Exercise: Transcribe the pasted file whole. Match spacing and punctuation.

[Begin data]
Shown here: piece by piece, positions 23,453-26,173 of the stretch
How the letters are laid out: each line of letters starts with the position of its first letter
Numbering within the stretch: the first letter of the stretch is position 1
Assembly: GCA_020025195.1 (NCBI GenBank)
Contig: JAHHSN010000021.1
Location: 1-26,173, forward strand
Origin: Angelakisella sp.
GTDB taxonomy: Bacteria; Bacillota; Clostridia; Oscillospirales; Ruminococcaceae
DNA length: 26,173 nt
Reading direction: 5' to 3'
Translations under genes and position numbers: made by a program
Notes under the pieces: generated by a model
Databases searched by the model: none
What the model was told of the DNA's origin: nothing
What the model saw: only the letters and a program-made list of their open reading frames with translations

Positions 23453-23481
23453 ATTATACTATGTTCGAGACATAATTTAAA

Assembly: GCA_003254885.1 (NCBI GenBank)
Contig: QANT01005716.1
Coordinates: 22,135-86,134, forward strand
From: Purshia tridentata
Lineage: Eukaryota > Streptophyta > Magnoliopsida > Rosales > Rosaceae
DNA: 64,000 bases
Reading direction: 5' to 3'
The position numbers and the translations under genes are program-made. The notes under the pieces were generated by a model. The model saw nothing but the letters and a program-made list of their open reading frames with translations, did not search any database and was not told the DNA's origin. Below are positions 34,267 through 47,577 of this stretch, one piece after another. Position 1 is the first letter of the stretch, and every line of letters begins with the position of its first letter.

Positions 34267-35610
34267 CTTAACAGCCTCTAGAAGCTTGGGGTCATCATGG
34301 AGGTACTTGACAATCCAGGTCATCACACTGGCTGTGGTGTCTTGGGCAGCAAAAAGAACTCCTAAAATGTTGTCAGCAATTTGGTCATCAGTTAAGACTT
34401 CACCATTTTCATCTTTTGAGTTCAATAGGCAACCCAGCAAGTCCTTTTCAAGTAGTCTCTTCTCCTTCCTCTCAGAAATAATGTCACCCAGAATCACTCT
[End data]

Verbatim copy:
Shown here: piece by piece, positions 23,453-26,173 of the stretch
How the letters are laid out: each line of letters starts with the position of its first letter
Numbering within the stretch: the first letter of the stretch is position 1
Assembly: GCA_020025195.1 (NCBI GenBank)
Contig: JAHHSN010000021.1
Location: 1-26,173, forward strand
Origin: Angelakisella sp.
GTDB taxonomy: Bacteria; Bacillota; Clostridia; Oscillospirales; Ruminococcaceae
DNA length: 26,173 nt
Reading direction: 5' to 3'
Translations under genes and position numbers: made by a program
Notes under the pieces: generated by a model
Databases searched by the model: none
What the model was told of the DNA's origin: nothing
What the model saw: only the letters and a program-made list of their open reading frames with translations

Positions 23453-23481
23453 ATTATACTATGTTCGAGACATAATTTAAA

Assembly: GCA_003254885.1 (NCBI GenBank)
Contig: QANT01005716.1
Coordinates: 22,135-86,134, forward strand
From: Purshia tridentata
Lineage: Eukaryota > Streptophyta > Magnoliopsida > Rosales > Rosaceae
DNA: 64,000 bases
Reading direction: 5' to 3'
The position numbers and the translations under genes are program-made. The notes under the pieces were generated by a model. The model saw nothing but the letters and a program-made list of their open reading frames with translations, did not search any database and was not told the DNA's origin. Below are positions 34,267 through 47,577 of this stretch, one piece after another. Position 1 is the first letter of the stretch, and every line of letters begins with the position of its first letter.

Positions 34267-35610
34267 CTTAACAGCCTCTAGAAGCTTGGGGTCATCATGG
34301 AGGTACTTGACAATCCAGGTCATCACACTGGCTGTGGTGTCTTGGGCAGCAAAAAGAACTCCTAAAATGTTGTCAGCAATTTGGTCATCAGTTAAGACTT
34401 CACCATTTTCATCTTTTGAGTTCAATAGGCAACCCAGCAAGTCCTTTTCAAGTAGTCTCTTCTCCTTCCTCTCAGAAATAATGTCACCCAGAATCACTCT